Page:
At some point, you may have a lump or change in your breast or an abnormal finding on a mammogram. To make sure it’s not breast cancer, you’ll have follow-up tests.
In many cases, breast cancer can be ruled out with a diagnostic mammogram, breast ultrasound or breast MRI.
If breast cancer can’t be ruled out, you’ll need to have a biopsy. A biopsy removes cells or tissue from the suspicious area of the breast. The cells or tissue are studied under a microscope to see if cancer is present.
A biopsy is the only test that can diagnose and confirm breast cancer.
Learn more about follow-up after an abnormal mammogram or clinical breast exam.
Try not to panic or worry
Although a biopsy can be scary, most breast biopsies in the U.S. don’t show cancer .
Still, a biopsy is needed to know whether or not something is breast cancer.
If breast cancer is found, it can be treated. With standard treatment, most people with early stage breast cancers have a good prognosis (high chance of survival).
Learn about breast cancer treatment.
Types of biopsies
The main types of biopsies are:
- Needle biopsies. A doctor removes tissue or cells with a needle.
- Surgical biopsies. A surgeon makes a cut (incision) in the breast and removes tissue.
A core needle biopsy (a type of needle biopsy) is the standard way to diagnose breast cancer. In some cases, a surgical biopsy may be needed.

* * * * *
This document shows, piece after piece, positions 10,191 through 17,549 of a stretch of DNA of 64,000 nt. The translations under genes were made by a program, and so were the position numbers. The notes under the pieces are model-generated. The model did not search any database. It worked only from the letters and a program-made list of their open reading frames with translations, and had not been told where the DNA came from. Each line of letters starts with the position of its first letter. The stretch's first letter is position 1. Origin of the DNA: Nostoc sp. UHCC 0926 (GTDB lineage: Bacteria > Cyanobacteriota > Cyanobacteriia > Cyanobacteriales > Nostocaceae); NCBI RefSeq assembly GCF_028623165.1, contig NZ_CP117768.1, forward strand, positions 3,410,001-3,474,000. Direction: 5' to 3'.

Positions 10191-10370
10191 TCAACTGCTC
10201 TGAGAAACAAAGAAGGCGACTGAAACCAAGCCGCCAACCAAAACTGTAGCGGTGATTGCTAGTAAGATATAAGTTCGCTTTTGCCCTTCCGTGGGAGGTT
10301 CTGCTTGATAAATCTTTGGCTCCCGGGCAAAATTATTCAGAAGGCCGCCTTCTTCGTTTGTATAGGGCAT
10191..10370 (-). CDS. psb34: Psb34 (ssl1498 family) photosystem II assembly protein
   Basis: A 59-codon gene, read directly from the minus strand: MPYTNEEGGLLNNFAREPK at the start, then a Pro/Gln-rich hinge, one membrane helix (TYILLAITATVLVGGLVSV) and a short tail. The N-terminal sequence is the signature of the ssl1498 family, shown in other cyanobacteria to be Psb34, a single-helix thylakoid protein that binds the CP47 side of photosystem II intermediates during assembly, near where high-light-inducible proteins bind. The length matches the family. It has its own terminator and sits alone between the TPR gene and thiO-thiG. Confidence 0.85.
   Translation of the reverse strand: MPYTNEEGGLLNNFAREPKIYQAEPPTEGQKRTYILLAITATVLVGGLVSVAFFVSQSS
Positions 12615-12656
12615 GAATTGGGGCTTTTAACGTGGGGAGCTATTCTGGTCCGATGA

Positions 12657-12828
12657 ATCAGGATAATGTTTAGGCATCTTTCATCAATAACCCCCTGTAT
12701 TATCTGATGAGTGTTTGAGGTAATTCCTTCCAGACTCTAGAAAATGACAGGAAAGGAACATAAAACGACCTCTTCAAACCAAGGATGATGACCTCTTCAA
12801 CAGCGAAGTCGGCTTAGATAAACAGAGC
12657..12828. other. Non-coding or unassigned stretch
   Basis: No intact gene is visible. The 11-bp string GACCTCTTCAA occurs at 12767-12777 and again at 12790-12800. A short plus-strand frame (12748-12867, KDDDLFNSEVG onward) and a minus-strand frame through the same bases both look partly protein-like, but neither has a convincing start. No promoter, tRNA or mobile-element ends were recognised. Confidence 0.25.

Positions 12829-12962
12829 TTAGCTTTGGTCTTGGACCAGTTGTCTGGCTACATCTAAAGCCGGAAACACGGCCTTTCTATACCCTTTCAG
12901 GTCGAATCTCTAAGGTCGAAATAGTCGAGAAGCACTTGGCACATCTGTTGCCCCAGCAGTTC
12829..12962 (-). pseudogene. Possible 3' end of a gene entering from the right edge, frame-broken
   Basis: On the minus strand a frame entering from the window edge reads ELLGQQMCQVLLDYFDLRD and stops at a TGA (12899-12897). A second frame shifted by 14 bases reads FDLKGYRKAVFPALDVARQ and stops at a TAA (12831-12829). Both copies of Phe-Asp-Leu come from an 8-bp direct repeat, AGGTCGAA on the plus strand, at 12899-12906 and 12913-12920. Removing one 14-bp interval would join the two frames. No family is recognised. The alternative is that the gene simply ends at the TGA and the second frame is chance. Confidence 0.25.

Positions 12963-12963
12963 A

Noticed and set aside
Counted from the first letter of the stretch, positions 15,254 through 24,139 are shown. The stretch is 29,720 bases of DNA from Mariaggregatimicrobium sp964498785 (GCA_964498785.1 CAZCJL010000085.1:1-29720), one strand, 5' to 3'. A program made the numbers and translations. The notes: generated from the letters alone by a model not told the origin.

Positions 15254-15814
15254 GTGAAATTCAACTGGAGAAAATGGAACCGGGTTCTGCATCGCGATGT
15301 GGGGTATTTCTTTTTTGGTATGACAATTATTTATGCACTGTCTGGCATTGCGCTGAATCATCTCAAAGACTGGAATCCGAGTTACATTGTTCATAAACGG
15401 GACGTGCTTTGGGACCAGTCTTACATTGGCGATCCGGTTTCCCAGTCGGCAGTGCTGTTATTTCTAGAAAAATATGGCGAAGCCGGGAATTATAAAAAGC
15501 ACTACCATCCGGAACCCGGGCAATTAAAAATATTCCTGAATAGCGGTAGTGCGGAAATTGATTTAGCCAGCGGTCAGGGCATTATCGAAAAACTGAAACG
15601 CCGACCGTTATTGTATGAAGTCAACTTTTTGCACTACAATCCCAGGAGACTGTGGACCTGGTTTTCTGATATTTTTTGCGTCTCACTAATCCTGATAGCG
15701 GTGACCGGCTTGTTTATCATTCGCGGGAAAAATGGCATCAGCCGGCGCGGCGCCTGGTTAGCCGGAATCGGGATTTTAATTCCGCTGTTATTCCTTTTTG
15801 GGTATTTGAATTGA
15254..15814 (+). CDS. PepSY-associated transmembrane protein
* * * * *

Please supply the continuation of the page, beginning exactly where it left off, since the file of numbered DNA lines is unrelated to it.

Can a biopsy miss breast cancer?
Sometimes, a biopsy can miss breast cancer.
How can a needle biopsy miss breast cancer?
A needle biopsy can miss breast cancer if the needle takes a sample of tissue or cells from the wrong area or if there’s a problem with the sample.
Even when samples are taken from the correct area, false negative results can occur if the pathologist misinterprets the tissue or cells as benign (not cancer) when in fact, cancer is present.
How can a surgical biopsy miss breast cancer?
With surgical biopsies, it’s less likely breast cancer will be missed.
However, a surgical biopsy can miss breast cancer if the wrong area of tissue is removed.
The use of a wire-localization or marker/radioactive seed-localization procedure before the biopsy and X-rays of tissue samples after the biopsy helps limit this problem.
Getting a second opinion
Breast cancer is complex. You may want to get a second opinion before your biopsy, or after, when you have the results.
Most health plans allow you to get a second opinion as long as the second doctor is a member of your health plan.
Learn more about getting a second opinion.
Breast biopsies don’t cause cancer to spread
Exposing breast cancer to air during surgery or cutting through the cancer doesn’t cause it to spread [2-4].
Surgical and needle biopsies don’t cause breast cancer to spread [2-4].